- Tejesh Pradhan
The education sector in Nepal is still a black box. The government invests significantly to expand access to education, although the budget share towards education has been consistently declining (from 17% in 2067/68 to a mere 11.1% in 2073/74). Public universities and colleges have become a political battlefield rather than productive knowledge enterprise, compelling tens of thousands of students to leave the country every year to pursue their further education abroad.
Partisan politics, bureaucratic challenges and outside interference have rendered institutional governance unable to hold exams and declare results on time let alone commit to improving education quality and learning environment. Nobody precisely knows which academic practices need to be controlled or encouraged. The divide between government and private schools is exacerbating. The S.L.C. pass percent of private schools has consistently crossed the 90% mark in recent years while that of community schools has average around 40%. Yet, policymakers are essentially swatting flies with a hammer and doing little to remedy the situation.
With increasing calls for education reform, evidence-based understanding of inputs and outputs of learner success can be instrumental. As business intelligence acts as the decision foundation in the corporate sector, learning analytics can be the basis for effective, positive change in education.
Educational institutions and ministries have stockpiled data on grades, attendance, textbook purchase and use, test scores, cafeteria meals, etc. But not much has been done to use that information to enhance learning except to store aggregated data as institutional statistics. Opportunities for data gathering, dissemination and analysis are constantly overlooked.
When students, teachers and administrators have the information to make decisions, students excel. Accurate measures of each student’s performance and progress can help identify which students need extra support and why they are lagging behind. Data can be useful in designing personalized learning in-and-outside the classroom environment, taking into account students unique interests and prior abilities. Using in-process evaluation, learning analytics could help create adaptive and competency-based course contents appropriate to the education needs of individual learners. Identifying how successful learners work will help schools encourage similar habits and best practices to improve overall student performance. Only with the proper knowledge of what works should schools decide on how to spend their resources to better student outcomes and satisfaction.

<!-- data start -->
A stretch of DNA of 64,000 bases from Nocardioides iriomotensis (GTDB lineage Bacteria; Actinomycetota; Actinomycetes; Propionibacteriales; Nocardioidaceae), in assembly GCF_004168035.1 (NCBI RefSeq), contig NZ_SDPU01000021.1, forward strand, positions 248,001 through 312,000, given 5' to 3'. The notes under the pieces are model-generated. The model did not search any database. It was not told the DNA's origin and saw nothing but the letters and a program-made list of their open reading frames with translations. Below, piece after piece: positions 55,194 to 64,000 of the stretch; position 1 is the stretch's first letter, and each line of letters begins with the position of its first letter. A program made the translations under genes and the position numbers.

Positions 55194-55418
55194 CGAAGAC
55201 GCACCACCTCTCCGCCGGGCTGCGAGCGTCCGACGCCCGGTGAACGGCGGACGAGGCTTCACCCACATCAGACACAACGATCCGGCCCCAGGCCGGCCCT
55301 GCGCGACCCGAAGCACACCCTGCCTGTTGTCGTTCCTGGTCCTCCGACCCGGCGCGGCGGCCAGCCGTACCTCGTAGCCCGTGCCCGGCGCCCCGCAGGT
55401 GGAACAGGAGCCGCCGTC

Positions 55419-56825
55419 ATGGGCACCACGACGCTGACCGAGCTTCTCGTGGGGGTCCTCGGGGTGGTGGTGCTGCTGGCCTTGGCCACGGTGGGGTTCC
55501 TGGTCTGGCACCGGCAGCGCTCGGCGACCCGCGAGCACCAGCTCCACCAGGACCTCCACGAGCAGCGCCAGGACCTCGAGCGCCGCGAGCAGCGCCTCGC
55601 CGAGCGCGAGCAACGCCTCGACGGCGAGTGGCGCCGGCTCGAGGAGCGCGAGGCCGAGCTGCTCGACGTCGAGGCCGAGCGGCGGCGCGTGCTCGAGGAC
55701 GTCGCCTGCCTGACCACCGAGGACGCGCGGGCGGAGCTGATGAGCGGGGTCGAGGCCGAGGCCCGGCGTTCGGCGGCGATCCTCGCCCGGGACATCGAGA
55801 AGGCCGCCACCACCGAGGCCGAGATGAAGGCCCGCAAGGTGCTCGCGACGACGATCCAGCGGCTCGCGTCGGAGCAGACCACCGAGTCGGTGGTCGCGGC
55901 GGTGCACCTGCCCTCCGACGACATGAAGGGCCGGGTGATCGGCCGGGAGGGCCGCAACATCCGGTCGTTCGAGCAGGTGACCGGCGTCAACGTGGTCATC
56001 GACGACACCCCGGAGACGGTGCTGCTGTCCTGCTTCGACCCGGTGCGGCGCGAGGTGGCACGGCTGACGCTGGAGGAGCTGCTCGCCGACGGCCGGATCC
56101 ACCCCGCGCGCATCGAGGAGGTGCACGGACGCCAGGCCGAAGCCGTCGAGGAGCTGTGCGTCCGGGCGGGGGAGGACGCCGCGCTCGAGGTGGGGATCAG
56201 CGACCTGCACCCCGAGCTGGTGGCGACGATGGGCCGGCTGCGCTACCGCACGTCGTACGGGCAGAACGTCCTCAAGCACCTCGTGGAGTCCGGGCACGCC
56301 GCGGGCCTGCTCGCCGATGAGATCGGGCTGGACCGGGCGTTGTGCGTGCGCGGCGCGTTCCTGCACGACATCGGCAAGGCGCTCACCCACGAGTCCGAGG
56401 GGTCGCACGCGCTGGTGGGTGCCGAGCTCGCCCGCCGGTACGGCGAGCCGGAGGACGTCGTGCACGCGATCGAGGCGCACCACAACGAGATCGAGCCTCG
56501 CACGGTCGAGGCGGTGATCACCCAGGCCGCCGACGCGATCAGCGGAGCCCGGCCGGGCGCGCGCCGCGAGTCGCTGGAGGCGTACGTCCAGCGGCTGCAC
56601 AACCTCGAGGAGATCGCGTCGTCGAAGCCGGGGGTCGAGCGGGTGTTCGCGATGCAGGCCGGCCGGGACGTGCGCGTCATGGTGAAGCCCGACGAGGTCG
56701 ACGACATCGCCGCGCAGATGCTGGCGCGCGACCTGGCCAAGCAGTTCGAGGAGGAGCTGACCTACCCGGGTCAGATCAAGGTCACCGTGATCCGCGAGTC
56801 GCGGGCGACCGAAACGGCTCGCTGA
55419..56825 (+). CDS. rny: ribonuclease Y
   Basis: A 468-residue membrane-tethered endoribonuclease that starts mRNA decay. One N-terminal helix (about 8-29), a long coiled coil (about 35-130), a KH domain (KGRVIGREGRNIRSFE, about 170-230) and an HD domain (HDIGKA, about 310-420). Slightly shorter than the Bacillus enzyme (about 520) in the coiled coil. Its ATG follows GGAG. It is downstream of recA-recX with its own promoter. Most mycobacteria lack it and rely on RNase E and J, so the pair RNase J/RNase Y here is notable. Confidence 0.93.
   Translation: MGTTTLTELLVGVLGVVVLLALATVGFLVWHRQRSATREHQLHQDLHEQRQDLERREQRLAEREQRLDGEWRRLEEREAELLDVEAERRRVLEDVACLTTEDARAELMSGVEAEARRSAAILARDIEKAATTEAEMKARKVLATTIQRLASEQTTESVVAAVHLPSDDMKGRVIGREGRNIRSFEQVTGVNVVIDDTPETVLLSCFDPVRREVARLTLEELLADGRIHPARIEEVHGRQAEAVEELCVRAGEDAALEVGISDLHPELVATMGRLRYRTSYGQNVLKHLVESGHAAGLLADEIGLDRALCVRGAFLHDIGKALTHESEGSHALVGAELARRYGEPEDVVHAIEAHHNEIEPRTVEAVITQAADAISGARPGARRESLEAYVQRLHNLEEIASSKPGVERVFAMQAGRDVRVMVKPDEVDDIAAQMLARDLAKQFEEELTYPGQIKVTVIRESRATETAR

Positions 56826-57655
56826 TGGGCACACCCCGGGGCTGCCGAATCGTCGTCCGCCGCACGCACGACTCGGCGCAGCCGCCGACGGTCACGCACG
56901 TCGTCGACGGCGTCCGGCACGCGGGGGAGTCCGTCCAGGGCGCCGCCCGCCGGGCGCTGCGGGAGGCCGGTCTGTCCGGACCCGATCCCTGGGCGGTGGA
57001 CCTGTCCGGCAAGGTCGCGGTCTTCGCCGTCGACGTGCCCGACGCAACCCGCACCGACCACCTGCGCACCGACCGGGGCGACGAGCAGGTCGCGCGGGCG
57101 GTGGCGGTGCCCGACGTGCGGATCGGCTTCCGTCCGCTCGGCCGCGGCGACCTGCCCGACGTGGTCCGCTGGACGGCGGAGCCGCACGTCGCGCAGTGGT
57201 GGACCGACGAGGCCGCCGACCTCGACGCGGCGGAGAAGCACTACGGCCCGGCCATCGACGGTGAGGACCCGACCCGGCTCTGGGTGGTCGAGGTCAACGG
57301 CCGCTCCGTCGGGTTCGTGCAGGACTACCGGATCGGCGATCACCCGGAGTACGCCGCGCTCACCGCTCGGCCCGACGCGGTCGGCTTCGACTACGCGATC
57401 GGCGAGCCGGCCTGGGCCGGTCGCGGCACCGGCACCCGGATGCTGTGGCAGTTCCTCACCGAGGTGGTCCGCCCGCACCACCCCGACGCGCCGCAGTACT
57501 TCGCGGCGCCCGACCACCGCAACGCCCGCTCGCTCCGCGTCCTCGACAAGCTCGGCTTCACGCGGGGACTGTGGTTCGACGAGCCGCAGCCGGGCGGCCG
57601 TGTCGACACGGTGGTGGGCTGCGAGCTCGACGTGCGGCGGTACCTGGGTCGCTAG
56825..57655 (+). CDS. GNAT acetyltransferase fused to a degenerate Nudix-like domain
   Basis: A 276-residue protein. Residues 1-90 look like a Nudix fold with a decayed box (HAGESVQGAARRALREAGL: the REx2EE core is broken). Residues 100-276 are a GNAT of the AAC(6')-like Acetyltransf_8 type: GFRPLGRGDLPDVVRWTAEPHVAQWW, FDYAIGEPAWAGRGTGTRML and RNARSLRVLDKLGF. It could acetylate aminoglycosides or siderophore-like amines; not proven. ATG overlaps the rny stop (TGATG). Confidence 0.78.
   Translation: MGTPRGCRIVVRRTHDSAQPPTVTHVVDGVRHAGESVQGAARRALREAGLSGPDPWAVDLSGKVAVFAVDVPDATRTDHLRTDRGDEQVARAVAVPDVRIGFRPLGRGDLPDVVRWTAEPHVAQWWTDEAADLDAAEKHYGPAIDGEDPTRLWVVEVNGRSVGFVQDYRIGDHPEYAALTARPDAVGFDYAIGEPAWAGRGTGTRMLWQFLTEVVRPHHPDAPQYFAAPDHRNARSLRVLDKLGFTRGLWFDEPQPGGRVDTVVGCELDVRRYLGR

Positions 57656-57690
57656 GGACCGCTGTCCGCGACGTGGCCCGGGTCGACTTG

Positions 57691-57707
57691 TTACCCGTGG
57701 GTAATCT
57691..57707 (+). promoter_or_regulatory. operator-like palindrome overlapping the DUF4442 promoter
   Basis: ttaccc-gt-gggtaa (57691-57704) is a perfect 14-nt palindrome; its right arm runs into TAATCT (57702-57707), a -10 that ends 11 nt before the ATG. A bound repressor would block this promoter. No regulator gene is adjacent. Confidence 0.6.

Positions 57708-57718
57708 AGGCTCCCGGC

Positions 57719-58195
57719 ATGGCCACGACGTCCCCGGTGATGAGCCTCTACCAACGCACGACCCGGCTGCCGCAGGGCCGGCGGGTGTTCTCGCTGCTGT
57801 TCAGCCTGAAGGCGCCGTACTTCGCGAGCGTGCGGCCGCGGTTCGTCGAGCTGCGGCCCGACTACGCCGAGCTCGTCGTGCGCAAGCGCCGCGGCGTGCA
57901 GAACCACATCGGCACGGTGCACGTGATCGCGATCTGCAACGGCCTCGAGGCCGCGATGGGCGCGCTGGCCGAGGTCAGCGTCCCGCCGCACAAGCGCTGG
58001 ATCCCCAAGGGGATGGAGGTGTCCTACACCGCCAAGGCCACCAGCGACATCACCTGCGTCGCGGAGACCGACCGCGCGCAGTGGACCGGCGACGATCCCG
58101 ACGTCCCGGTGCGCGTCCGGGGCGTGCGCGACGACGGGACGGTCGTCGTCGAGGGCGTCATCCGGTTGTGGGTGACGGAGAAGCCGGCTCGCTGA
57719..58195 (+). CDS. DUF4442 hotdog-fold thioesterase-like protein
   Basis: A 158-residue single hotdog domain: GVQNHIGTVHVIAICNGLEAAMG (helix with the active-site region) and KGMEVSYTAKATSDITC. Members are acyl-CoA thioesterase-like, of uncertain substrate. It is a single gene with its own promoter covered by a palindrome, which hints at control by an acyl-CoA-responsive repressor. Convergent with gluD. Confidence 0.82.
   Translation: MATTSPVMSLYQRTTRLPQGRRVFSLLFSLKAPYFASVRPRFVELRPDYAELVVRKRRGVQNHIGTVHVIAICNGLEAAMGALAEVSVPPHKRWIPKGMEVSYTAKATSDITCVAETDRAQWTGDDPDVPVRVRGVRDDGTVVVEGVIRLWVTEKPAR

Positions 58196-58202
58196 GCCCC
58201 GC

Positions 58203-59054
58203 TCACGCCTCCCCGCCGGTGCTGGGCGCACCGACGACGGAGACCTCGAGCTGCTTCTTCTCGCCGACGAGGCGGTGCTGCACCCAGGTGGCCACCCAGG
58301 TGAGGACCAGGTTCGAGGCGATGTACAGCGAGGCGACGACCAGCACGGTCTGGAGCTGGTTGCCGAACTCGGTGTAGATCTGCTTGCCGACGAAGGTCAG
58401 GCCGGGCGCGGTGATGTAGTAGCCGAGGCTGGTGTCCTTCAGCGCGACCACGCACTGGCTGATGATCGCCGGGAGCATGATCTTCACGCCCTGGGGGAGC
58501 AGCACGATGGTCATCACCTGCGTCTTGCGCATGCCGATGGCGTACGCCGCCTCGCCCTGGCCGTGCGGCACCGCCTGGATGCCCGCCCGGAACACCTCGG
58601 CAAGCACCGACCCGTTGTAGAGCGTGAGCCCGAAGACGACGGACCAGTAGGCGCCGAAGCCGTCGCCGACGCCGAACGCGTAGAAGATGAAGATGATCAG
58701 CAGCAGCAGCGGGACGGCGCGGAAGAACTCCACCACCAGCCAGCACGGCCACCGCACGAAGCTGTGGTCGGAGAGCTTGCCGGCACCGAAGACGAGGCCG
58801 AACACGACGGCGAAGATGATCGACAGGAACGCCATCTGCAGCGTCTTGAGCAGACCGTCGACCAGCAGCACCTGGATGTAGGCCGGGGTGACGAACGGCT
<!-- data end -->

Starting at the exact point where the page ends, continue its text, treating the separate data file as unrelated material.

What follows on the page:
The focus of education policy studies in Nepal till date has been limited to boosting enrolment and reducing attrition in schools. Looking at early signals (or the lack of it) from students provide early indications of dropping out. Even simple analyses of data including that on teacher effectiveness, classroom interactions or assignment submission patterns could indicate what kind of preventative action is needed. Timely interventions can reduce dropout rates significantly.
What data science can’t do however is capture the softer aspects of learning, such as encouragement from class teacher, intrinsic motivation, students’ social interactions outside the classroom, etc. Considering this as a caveat, it is imperative to understand the role of learning analytics in providing structure for accountability, self-evaluation and improvement of educational institutions in Nepal.
Well-informed reforms require right information at the right time to make important decisions. Institutions need to be clear about what students must achieve and have the data to foresee that they are on the track to success. Various types of data on students, teachers, learning processes and education institutions can come together to paint a full picture necessary to support the education goals of students and educators.
Student data consists of academic information such as prior school performance, grade level, and courses enrolled. More importantly, scores from assignments, quizzes and exams in various subjects provide the scale for measuring performance and progress. Standard measures include scores in math, science and written and verbal English. It is also of interest to keep performance records of close peers in academic and social networks of students.
Data on use of cafeteria meals/ nutrition levels as well as individual’s physical and emotional health status; class attendance, disciplinary actions and extra-curricular involvements/ leadership abilities; and demographic information on age, race, gender, economic status as well as parental education levels and socioeconomic background can be equally indicative of children’s learning outcomes.
Teacher performance measures like absence rates, competency and education level attained, previous professional experience, and student evaluations are vital. So is classroom data on size and composition, physical environment, and types of accessible learning resources.
In addition to student and teacher abilities, teaching and learning processes influence learning outcomes. Lesson plans, teaching methods (interactive or instructional/ use of PowerPoint or white boards, etc.), frequency and difficulty level of assessments, methods of assessments (e.g. multiple choice or essay questions), regular feedbacks from teachers and student evaluation of the course can provide valuable insights on why or why not students are performing well.
On a broader level, school data, such as attrition, completion and graduation rates, educational and non-educational HR and infrastructure expenditures, availability of social and psychological student support systems and parents surveys can provide important inputs as to how educational institutions can build a suitable learning environment for its students.